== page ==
In a colourful ceremony in Chinamora, a Tribal Trust Land near Salisbury, Rhodesia, the new 70 year-old Chieftain of the Chinamora tribe was installed on Thursday (1 April).
In a colourful ceremony in Chinamora, a Tribal Trust Land near Salisbury, Rhodesia, the new 70 year-old Chieftain of the Chinamora tribe was installed on Thursday (1 April). The ceremony was the climax of a process that had taken seven years to choose a successor to the former chief.
During those seven years, the new Chief Chinamora had had to be accepted by the tribe's ancestral spirits. During the long wait for the new successor to be chosen, the acting chief died.
About 5,000 people from the Goromonzi and Chinamora areas attended the traditional installation ceremony, and throughout most of the day the crowds kept up their dancing and singing of war songs. The noise grow to a climax when Rhodesia's Minister for Internal Affairs, Mr. jack Mussett, handed the new chieftain his red robe, his white helmet, and his badge of chieftainship.
Also present at the ceremony were Mr. Mussett's deputy, Mr. Ronald walker; the Secretary of State for Internal Affairs, Mr.don Yardley; the Goromonzi District commissioner, mr. Don Parkinson; the Mayor of Salisbury, Alderman douglas Tanner; and representatives of the army, police and air force. Other guests included local headmen and elders, as well as members of the council of Chiefs.
The installation began in the morning when the new Chief was carried to a thatched shelter, where he was to sit on a reed mat for most of the ceremony. He was flanked by elders from the other two houses of chieftainship, whose presence showed they had accepted his appointment.
In a speech to the crowd, Mr. Mussett spoke about the history and achievements of the new chief's people, the Vasha-washa, as well as congratulating him on his appointment. The wooden trumpets, known as umuhanzi, which are played at the installation or death of a chief, were blown frequently throughout the ceremony.
The new Chief Chinamora is the tribal leader of about 40,000 people living in an area of about 1,000 square kilometres (621.37 square miles). His Council, with three clinics, three beer-halls and eight dip tanks to control, has an annual budget of about GBP155,000.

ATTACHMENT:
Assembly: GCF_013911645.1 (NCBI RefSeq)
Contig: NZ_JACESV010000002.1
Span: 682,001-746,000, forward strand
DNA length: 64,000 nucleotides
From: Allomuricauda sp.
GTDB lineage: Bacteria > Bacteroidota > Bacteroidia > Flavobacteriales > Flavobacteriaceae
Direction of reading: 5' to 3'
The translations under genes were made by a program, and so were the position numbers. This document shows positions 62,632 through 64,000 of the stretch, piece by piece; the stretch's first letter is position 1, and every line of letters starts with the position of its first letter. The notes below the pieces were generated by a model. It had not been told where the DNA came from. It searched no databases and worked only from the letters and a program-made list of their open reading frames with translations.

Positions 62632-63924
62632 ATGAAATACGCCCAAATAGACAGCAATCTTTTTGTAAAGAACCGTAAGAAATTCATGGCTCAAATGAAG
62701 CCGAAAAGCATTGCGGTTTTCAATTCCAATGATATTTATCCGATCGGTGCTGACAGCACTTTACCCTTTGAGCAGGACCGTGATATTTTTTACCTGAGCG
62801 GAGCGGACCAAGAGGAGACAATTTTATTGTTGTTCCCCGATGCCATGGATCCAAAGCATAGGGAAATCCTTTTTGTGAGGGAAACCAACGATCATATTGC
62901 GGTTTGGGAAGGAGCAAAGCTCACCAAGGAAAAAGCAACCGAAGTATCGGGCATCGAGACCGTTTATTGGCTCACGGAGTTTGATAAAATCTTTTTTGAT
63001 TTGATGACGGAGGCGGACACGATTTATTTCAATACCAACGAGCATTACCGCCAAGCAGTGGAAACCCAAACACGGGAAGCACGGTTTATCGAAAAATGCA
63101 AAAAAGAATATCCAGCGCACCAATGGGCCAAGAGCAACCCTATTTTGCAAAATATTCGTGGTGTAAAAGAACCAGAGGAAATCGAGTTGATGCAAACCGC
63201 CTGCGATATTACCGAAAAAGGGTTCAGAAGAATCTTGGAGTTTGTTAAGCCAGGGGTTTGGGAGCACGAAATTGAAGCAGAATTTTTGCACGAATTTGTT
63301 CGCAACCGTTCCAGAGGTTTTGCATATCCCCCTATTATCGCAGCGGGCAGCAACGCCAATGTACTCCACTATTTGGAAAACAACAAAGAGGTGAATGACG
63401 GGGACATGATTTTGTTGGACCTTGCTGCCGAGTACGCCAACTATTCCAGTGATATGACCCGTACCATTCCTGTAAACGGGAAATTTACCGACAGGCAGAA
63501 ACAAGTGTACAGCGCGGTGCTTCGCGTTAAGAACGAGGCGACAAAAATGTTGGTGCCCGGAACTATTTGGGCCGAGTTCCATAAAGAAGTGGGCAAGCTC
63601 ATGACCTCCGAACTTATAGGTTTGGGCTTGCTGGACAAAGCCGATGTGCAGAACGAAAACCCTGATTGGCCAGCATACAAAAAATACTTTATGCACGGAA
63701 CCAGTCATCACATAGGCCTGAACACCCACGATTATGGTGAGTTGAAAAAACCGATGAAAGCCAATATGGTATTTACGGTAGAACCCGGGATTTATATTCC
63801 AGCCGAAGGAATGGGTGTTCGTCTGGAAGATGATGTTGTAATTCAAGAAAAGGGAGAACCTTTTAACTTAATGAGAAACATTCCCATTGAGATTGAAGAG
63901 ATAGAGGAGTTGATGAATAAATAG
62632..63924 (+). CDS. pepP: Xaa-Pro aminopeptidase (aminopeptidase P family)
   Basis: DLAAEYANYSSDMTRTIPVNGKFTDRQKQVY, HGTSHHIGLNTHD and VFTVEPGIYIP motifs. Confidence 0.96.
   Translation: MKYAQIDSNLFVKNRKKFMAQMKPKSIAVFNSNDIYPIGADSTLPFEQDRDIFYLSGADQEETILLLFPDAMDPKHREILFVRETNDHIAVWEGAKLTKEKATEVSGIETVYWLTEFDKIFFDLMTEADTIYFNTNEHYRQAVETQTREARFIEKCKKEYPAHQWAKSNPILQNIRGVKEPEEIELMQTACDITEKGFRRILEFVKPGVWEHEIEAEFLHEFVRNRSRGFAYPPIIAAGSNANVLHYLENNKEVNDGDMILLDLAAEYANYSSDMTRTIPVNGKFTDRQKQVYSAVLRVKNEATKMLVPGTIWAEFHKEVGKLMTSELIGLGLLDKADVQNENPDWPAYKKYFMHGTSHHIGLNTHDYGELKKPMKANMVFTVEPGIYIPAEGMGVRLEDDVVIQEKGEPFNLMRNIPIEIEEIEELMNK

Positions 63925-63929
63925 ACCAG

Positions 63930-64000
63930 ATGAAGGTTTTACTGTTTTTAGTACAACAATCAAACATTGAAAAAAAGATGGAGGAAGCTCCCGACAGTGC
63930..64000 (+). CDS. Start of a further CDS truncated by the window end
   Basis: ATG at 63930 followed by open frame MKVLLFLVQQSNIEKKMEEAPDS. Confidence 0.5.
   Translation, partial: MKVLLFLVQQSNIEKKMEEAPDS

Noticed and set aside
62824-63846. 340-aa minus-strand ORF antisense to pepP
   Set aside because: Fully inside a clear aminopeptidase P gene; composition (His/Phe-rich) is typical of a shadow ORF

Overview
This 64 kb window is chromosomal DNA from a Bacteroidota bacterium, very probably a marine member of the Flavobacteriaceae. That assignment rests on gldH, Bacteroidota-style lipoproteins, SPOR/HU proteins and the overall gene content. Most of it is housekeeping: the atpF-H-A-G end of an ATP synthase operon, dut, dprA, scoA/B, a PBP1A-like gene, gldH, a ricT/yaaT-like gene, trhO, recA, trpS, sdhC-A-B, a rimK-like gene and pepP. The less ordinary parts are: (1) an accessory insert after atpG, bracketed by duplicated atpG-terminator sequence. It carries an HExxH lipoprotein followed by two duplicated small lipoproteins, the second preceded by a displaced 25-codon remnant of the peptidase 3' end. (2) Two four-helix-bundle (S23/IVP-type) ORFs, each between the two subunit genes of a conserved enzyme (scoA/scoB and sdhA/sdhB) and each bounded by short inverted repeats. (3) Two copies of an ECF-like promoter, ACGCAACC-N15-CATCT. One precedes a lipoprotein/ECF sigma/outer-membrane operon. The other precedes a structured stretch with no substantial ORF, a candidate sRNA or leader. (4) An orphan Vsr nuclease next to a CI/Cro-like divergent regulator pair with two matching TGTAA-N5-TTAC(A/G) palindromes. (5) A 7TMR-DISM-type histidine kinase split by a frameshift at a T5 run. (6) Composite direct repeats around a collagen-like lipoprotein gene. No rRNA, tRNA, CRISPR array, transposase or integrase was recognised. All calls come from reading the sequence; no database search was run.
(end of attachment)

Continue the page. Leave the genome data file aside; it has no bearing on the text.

SYNOPSIS: The new chieftain of the Chinamora Tribal Trust Land in Rhodesia, was installed a ta colourful ceremony near Salisbury on Thursday. The new Chief is seventy years old, and the ceremony was the climax of a process that had taken seven years to choose a successor to the old Chief. During those seven years the new Chief of Chinamora had had to be accepted by the ancestral spirits.
About five thousand people from the Goromonizi and Chinamora areas attended the traditional ceremony, and they spent most of the day dancing and singing was songs. The guest of honour was Rhodesia's Minister for Internal Affairs, Mr. Jack Mussett. In a speech to the crowd, he spoke of the history and achievements of the new Chief's own people, the Vasha-washa.
Other important guests included members of the Council of Chiefs, as well as local headmen and elders. The traditional wooden trumpets, which are played at the installation or death of a chief, were blown frequently throughout the day.
SYNOPSIS: The climax of the ceremony came when the Minister, Mr. Mussett, presented the new Chieftain with his red robe, his white helmet, and his badge of office. Chief Chinamora was flanked throughout by elders from the other two houses of chieftainship. Their presence showed that they had accepted his appointment. The Rhodesian Government had taken a contingent of foreign journalists to the ceremony in a special bus.
Mr. Ian Smith's government believes these chiefs will be the decisive voice representing their people in any future solution of the country's current constitutional problems. Chief Chinamora is the tribal leader of about forty thousand people in the Tribal Trust Land, which has a budget of a hundred and fifty thousand pounds annually.